With regard to use of K562 to produce aAPCs, the disclosures of U.S. patent application Ser. No. 10/336,135 (now published as U.S. Patent Application Publication No. US2003/0147869A1) and International Patent Application No. PCT/US03/00339 (now published as International Publication No. WO 03/057171A2) are incorporated by reference as if set forth in their entirety herein.

Production of Lentiviral Vectors

To circumvent the limitations of previously described transfection-based approaches to introduce genes into K562 cells, a series of high-titer lentiviral vectors were used, as disclosed elsewhere herein, to stably introduce a wide array of costimulatory ligands and MHC molecules into K562 cells. This allows for the systematic and rapid production for a variety of aAPCs and allows for the determination for the combination of costimulatory molecules that yields the optimal expansion and effector functions to HIV-specific T cells. The data disclosed herein demonstrate this approach.

As a non-limiting example, an aAPC of the present invention can comprise some or all of the ligands, among other things, described herein. These various constructs are used to transduce the K562 cells using LVs. These are merely exemplary and the invention is not limited to these constructs, or any other particular construct, for transduction of the aAPCs of the invention with a known molecule of interest to be expressed in the cells.

CD32: A CD32-comprising LV-transduced aAPC was produced using CD32 (SEQ ID NO:8) amplified from cDNA prepared from neutrophil RNA. Briefly, the neutrophils were isolated by Ficoll gradient from an apheresis product obtained from a normal, anonymous donor. This PCR product was cloned into pcDNA3.1 via Kpn I and Not I restriction sites that were added to the ends of each amplifying primer. This vector was digested with XbaI and Sal I and cloned into pCLPS (Parry et al., 2003, J. Immunol. 171:166-174) to create pCLPS CD32. Supernatant containing high titer lentiviral vector was obtained by harvesting transfected 293T cells that had been transfected using a split genome transfection method as described in Dull et al. (1998, J. Virol. 72:8463-8471) and Parry et al. (2003, J. Immunol. 171:166-174).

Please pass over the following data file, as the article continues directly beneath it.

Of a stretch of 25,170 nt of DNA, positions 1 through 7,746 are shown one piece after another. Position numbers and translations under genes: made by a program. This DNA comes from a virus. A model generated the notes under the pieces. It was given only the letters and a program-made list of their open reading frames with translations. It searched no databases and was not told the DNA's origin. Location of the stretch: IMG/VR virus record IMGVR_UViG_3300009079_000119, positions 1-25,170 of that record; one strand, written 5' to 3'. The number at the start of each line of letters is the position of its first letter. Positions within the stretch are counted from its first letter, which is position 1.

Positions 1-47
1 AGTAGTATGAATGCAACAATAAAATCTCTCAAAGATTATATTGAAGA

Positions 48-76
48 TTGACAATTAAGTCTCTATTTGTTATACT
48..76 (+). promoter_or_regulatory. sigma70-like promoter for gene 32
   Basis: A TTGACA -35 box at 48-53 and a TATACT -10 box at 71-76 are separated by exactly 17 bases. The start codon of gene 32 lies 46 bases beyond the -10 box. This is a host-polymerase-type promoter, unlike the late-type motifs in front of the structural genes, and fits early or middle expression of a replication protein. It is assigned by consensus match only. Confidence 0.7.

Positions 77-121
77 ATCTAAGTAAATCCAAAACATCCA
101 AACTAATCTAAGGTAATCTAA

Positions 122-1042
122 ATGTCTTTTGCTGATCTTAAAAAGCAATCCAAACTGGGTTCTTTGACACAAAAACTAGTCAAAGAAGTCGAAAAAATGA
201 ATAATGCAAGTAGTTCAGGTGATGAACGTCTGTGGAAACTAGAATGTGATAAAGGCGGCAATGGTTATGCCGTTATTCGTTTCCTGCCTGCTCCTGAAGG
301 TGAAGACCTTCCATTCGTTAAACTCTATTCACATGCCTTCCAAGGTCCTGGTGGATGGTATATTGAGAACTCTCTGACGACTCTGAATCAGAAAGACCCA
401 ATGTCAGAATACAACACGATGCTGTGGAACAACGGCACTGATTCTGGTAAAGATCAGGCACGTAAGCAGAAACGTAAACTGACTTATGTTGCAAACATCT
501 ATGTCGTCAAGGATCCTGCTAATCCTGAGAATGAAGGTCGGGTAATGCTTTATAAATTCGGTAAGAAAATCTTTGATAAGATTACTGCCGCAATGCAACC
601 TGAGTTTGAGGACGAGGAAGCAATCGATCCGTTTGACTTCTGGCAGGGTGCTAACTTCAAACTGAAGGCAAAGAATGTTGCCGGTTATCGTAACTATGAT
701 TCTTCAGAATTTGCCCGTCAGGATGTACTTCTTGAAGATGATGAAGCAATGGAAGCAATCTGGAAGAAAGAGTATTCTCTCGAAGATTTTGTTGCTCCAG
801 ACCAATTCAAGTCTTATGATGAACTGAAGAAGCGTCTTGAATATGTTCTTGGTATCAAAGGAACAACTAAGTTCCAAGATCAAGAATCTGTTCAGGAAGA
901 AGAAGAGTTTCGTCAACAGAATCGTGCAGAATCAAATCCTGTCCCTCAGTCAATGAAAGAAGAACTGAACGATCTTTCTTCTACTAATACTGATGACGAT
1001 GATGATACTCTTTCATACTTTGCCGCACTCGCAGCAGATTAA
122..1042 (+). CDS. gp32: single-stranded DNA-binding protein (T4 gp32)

IL-7: In one embodiment, an aAPC comprising IL7 was produced using IL-7 nucleic acid (SEQ ID NO:9) amplified from cDNA and cloned into pcDNA3.1 hygromycin. SOE by PCR (consisting of three separate reactions) using primers designed with 5′ CD32 XbaI and 3′ IL-7 SalI was performed. Additional templates used during reaction included CD32-pCDNA3.1 and pCLPS m8h28-IRES-YFP followed by restriction enzyme digestion of the PCR products to produce CD32-IRES-IL-7 pCLPS. Lentivirus was made as described previously elsewhere herein.

IL-15: In another embodiment, plasmid pVAX Hum IL-15 (comprising SEQ ID NO:10), which comprises an IgE leader peptide attached to mature IL-15 sequence, was used. PCR primers were designed to add MluI and SalI restriction sites to the plasmid sequence. The PCR product was digested with the respective enzymes and was cloned into CD32-IRES-IL-7 pCLPS (which was also cut with MluI and SalI to remove the IL-7 gene). Lentivirus was prepared as described herein.

IL-21: In another embodiment, IL-21 (SEQ ID NO:11) was amplified from activated human PBMC and cloned into TOPO 3 vector (Invitrogen, Carlsbad, Calif.). Using BamHI and XhoI, the human IL-21 gene was excised from the vector and the insert was then cloned into the first position of NKG2D-IRES-DAP12 pCLPS construct (which was produced using BamHI and XhoI). Human CD32 was amplified from CD32-pCLPS (as described above) using PCR primers that flanked the ends comprising MluI and SalI sites. The PCR product was digested with the respective enzymes and was cloned into the second position to create IL21-IRES-CD32 pCLPS. Lentivirus was produced as described previously elsewhere herein.

OX40L: In another embodiment, OX40L (SEQ ID NO:12) was amplified from cDNA obtained from mature dendritic cells (Schlienger et al., 2000, Blood) and was cloned into pCDNA3.1 hygromycin. Restriction enzyme sites MluI and SalI were added to the ends of PCR primers and the PCR product was digested with the respective enzymes and was cloned into CD32-IRES-IL-7 pCLPS, which was also cut with MluI and SalI to remove IL-7 insert. CD32-IRES-OX40L pCLPS lentiviral vector was made as described previously elsewhere herein.

4-1BBL: In another embodiment, 4-1BBL (SEQ ID NO:13) was amplified from cDNA obtained from activated B cells which were purified by negative selection as described previously, and which cells were activated with PMA and ionomycin. The PCR product in which Kpn I and NotI sites were introduced at the ends, was cloned into KpnI/Not I digested pcDNA 3.1 hygromycin. The vector was digested with XbaI and Sal I and was cloned into XbaI/Sal I digested pCLPS lentiviral vector. pCLPS 4-1BBL lentiviral vector was made as described previously elsewhere herein.